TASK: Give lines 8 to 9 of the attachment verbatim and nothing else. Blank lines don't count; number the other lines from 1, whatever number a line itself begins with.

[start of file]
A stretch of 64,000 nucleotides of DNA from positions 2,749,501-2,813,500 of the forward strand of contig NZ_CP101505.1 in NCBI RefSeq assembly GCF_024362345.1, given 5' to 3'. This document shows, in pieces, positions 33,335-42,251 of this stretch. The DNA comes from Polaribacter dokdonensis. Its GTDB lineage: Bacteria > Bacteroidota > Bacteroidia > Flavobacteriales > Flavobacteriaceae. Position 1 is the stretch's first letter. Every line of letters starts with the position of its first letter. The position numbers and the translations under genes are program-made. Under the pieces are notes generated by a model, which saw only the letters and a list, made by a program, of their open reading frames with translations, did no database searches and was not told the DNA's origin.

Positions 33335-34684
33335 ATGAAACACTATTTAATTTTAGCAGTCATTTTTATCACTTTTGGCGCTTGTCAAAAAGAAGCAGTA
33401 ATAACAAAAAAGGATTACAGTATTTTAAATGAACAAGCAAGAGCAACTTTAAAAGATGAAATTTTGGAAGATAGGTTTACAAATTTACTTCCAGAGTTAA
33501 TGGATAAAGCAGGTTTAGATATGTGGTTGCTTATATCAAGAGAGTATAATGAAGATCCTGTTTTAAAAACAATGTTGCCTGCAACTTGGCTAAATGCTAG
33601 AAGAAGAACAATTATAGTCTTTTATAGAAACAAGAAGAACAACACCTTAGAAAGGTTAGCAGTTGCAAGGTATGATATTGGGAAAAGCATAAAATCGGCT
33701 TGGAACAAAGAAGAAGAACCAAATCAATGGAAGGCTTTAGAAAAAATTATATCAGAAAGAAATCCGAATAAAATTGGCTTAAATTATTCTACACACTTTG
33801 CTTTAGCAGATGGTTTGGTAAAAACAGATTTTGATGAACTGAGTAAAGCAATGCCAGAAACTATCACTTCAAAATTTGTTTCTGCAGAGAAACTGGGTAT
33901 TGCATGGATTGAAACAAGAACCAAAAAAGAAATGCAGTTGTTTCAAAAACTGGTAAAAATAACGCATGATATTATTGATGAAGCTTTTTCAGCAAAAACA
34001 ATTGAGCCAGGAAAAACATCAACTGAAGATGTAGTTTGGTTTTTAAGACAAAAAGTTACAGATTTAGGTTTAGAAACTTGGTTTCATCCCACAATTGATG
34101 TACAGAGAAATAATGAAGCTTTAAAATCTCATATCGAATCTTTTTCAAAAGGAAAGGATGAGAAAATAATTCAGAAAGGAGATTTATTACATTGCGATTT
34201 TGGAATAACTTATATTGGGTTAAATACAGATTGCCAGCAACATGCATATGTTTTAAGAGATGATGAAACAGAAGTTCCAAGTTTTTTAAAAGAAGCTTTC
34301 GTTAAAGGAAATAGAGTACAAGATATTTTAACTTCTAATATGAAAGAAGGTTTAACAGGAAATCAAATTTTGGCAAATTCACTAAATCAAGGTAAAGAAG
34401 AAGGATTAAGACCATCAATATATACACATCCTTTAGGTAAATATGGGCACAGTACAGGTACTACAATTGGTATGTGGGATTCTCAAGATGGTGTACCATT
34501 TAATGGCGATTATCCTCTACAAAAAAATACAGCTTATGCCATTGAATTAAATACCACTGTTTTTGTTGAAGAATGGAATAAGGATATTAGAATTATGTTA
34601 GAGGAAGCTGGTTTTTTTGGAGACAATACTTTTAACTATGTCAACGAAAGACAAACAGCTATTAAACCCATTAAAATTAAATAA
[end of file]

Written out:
33801 CTTTAGCAGATGGTTTGGTAAAAACAGATTTTGATGAACTGAGTAAAGCAATGCCAGAAACTATCACTTCAAAATTTGTTTCTGCAGAGAAACTGGGTAT
33901 TGCATGGATTGAAACAAGAACCAAAAAAGAAATGCAGTTGTTTCAAAAACTGGTAAAAATAACGCATGATATTATTGATGAAGCTTTTTCAGCAAAAACA